Like contemplating our neighbors the stars and planets, turning awareness within teaches us about our own spacious nature.
Outer space. It was one of the frontiers that I grew up totally in awe of. I was a young child when we put a man on the moon. As an adult I've wondered what it meant that I was made of the stuff of stars.
I observed Jupiter for the first time through scopes this August, at Mt. Lassen, part of their Dark Sky Festival. We saw Jupiter just as it was setting over the Western horizon: swirls of gaseous bands, soft pinkish colors, with several of its many moons.
The next day we sat in a hot, stuffy, auditorium carried by a NASA volunteer's love for the science of exploring space. We learned that NASA's Mission Juno, launched in 2011, had a five year journey before it entered Jupiter’s orbit. https://www.missionjuno.swri.edu/origin Juno entered orbit within a second of its estimated arrival. It took countless dedicated scientists, engineers and staff, to figure out the exact trajectory and navigate the vast spaciousness between Earth and Jupiter.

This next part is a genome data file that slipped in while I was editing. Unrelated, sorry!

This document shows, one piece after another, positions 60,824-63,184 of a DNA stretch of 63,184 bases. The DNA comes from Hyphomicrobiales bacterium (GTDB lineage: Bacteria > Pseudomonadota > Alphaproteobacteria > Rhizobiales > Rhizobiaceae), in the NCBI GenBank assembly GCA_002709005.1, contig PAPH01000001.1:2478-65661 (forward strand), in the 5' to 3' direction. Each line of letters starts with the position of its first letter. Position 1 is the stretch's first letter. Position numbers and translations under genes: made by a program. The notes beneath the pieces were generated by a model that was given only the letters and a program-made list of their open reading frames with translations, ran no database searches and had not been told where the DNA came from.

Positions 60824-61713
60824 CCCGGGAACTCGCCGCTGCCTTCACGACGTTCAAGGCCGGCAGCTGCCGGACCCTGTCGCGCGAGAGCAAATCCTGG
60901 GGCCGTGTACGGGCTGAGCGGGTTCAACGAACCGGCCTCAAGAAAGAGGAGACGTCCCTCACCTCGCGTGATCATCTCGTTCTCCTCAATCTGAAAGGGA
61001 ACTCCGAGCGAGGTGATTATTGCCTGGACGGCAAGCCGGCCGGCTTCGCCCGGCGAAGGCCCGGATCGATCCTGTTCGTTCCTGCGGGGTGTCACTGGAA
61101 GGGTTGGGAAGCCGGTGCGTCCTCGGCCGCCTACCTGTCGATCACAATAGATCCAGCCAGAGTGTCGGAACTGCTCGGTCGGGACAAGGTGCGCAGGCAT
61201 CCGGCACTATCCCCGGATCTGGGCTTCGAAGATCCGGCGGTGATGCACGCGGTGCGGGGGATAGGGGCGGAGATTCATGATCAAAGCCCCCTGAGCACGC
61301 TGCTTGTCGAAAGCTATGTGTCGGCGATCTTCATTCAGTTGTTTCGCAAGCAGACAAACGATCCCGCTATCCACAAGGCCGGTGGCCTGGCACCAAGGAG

I know I really need wisdom to navigate the vast spaciousness that "holds" this ever changing life. Like NASA's mission on a global level, meditation and yoga practices develop this wisdom on a personal level.
Spaciousness holds everything together. It applies to my moment to moment inner life of thoughts, feelings, sensations. And to my outer life of relating to other people, ideas, planets, solar systems, stars and suns. The wisdom of spaciousness is a resource to develop, like a fragrant rose I want to grow. It helps to be spacious around triggers that set off stressful reactions, around thoughts that aren't accurate.
This fall I'm teaching Mindfulness and meditation practices, both in weekly classes and a workshop: a Day of Practice. I'm resuming Mindful Yoga classes. These are tools that studies have shown, expand the perspective you hold toward yourself and your life. I hope you'll be able to join me at one or more of these!